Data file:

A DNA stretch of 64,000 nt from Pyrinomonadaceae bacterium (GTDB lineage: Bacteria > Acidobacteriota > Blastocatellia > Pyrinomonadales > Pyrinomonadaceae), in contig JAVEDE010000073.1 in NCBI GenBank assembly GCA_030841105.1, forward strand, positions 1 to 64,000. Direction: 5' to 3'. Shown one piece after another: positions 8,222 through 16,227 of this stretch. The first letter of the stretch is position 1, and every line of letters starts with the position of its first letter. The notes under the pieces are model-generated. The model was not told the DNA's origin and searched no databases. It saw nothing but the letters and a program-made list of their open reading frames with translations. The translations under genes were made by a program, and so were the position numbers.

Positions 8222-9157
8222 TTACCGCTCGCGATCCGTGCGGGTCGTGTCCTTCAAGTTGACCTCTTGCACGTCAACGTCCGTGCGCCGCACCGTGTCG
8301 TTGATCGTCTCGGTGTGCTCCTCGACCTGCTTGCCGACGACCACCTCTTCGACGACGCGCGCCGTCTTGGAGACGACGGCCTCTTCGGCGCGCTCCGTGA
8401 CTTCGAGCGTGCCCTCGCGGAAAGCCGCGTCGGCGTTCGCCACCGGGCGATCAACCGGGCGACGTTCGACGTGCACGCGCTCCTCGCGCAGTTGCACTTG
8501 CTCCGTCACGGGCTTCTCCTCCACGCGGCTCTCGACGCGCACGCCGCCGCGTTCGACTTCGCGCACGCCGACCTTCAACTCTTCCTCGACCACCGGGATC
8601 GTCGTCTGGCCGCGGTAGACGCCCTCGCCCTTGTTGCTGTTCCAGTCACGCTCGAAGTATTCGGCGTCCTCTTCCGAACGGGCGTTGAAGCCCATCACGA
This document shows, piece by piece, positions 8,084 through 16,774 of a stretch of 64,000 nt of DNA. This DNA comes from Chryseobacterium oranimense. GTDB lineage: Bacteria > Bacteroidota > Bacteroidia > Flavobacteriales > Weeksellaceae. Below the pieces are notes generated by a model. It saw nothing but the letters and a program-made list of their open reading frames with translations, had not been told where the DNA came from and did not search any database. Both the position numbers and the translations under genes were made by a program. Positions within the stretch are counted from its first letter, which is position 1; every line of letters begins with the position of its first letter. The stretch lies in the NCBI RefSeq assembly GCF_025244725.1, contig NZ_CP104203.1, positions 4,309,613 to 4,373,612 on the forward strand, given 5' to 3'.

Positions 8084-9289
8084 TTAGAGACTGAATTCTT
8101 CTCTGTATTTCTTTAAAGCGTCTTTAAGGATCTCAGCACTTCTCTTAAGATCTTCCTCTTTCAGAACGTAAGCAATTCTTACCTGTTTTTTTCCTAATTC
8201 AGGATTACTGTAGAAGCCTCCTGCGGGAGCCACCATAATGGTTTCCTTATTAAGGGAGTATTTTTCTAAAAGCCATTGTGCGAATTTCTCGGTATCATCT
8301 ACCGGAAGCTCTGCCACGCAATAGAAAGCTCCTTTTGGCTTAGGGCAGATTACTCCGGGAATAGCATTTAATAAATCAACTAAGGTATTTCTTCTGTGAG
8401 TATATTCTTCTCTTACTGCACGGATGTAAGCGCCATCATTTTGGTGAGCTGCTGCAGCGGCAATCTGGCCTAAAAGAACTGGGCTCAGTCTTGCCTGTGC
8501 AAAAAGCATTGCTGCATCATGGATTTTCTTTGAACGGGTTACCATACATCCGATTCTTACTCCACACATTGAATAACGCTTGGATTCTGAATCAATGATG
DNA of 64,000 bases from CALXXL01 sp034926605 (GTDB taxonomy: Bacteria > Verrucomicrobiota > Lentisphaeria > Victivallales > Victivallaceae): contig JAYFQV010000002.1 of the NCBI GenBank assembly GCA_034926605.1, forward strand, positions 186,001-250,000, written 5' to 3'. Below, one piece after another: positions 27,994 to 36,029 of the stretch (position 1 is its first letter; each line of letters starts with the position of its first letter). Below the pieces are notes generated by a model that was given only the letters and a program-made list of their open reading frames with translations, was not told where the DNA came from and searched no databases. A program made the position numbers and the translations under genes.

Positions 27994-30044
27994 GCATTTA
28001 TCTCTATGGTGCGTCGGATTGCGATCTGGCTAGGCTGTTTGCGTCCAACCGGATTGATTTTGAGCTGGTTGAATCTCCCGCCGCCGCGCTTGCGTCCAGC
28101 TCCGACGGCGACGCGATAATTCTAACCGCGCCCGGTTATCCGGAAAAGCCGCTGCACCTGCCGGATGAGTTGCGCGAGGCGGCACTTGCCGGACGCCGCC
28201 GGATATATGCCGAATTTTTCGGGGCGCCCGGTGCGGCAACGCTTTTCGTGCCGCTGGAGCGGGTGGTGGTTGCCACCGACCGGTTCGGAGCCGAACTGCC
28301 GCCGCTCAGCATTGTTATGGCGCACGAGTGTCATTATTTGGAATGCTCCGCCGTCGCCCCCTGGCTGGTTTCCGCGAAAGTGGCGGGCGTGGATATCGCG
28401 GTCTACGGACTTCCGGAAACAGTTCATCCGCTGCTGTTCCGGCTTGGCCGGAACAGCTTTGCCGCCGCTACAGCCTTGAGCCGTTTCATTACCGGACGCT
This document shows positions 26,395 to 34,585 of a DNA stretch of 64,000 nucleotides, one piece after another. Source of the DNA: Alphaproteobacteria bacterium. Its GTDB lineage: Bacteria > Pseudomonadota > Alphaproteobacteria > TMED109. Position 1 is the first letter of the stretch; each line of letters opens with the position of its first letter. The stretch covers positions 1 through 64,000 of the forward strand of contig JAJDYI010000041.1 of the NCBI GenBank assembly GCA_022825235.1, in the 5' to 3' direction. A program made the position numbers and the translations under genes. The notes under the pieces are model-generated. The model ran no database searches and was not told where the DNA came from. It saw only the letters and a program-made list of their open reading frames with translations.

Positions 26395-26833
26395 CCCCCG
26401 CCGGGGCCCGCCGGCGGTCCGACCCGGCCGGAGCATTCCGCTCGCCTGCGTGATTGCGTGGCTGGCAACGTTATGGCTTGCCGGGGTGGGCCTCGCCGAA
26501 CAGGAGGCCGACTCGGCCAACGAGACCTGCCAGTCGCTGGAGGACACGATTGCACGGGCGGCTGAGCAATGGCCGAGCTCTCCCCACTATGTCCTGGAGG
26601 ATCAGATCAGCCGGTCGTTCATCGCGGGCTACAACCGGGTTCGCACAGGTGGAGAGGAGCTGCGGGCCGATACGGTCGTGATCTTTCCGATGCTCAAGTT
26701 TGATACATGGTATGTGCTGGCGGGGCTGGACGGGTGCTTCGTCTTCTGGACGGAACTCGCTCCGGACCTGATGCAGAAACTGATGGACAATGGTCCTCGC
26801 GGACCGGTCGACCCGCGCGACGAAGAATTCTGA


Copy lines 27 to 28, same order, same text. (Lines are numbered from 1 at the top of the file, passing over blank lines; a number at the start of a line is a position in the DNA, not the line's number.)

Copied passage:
26401 CCGGGGCCCGCCGGCGGTCCGACCCGGCCGGAGCATTCCGCTCGCCTGCGTGATTGCGTGGCTGGCAACGTTATGGCTTGCCGGGGTGGGCCTCGCCGAA
26501 CAGGAGGCCGACTCGGCCAACGAGACCTGCCAGTCGCTGGAGGACACGATTGCACGGGCGGCTGAGCAATGGCCGAGCTCTCCCCACTATGTCCTGGAGG